Note that the translations of the use cases described are non-exhaustive and are solely based on my interpretation (and past experience) of the EDPB guidelines (which are still under consultation and not final).

Conclusion

If you own a company that processes personal data of EU citizens and hosts all its services in the public cloud providers, such as Azure or AWS, then you may need evaluate if the contractual or organisational measures in place are enough to you keep going.

As concluded by EDPB, at this point in time, there are no technical measures that can be easily implemented to continuing processing personal data in public cloud services as is, without the possibility of mass surveillance. Note that applications need to process cleartext data (we can’t process data in its encrypted form yet), so if the environment where the data is processed is not under your total control, there’s indeed the possibility of breach.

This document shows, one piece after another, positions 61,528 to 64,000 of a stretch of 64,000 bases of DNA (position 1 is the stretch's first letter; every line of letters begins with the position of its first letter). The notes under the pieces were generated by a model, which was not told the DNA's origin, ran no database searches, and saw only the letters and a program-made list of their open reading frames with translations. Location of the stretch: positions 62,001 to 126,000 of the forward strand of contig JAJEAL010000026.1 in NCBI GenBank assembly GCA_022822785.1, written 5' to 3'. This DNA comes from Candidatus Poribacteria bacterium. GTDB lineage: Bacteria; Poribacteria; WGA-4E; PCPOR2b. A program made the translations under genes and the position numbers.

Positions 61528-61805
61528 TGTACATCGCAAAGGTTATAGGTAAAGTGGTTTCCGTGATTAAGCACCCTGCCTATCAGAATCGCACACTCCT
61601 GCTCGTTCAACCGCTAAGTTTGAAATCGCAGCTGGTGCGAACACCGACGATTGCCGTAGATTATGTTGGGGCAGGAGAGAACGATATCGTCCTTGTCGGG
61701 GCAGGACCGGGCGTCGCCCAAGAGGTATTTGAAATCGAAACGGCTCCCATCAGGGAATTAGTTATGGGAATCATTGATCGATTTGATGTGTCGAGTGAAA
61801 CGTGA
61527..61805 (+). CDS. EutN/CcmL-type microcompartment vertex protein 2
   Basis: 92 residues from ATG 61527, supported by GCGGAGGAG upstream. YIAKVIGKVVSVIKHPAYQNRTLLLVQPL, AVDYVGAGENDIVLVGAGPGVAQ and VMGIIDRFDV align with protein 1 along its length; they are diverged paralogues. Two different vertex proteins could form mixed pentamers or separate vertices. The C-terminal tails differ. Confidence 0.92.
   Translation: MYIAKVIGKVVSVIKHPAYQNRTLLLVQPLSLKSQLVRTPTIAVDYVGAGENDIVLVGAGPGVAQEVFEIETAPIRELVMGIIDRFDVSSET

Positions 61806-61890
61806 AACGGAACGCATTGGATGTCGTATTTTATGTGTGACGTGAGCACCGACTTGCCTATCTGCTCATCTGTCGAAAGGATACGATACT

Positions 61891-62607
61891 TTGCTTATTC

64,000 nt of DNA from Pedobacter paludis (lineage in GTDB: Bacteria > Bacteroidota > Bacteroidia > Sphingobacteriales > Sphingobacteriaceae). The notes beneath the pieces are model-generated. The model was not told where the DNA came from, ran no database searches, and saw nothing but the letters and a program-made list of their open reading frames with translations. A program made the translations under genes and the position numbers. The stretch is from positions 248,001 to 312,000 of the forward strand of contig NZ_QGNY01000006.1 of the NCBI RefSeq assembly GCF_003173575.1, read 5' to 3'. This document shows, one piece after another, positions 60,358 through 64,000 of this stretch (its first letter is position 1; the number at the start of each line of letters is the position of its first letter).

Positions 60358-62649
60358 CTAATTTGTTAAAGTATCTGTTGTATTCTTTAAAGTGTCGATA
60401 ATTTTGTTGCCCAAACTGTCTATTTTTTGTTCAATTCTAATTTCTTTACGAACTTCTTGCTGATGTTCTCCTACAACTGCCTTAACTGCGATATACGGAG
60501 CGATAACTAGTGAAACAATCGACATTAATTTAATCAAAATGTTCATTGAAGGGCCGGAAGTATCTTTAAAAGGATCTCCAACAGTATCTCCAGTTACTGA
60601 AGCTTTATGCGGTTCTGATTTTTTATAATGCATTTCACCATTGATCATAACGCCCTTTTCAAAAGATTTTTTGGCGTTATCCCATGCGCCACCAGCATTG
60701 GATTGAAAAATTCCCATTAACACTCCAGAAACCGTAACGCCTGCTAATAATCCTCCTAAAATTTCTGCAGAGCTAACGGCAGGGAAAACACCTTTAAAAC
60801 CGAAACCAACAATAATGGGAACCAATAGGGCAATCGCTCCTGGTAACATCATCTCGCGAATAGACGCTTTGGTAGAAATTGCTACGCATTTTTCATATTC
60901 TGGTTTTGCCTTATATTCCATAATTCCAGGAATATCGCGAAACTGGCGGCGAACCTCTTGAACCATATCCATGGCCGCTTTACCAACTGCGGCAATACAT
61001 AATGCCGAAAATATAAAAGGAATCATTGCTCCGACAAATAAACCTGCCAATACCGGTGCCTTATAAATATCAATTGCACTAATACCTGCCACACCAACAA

So in order to keep your services up and running, it seems that only the way forward (at this point in time) is for these public cloud services to create separate companies in the EEA that operate completely independently (legally and operationally) from the main corporate. Perhaps this is a bit premature conclusion, but as stated before this is just a preliminary analysis of the current scenarios.

Acknowledgements

I’d like to thank my colleague Ewoud Swart for the fruitful comments. His (legal) perspective did strengthen the content of this post.

Principal Security Engineer @ TomTom. I mainly write about Security, Cryptography and Privacy. Opinions are my own.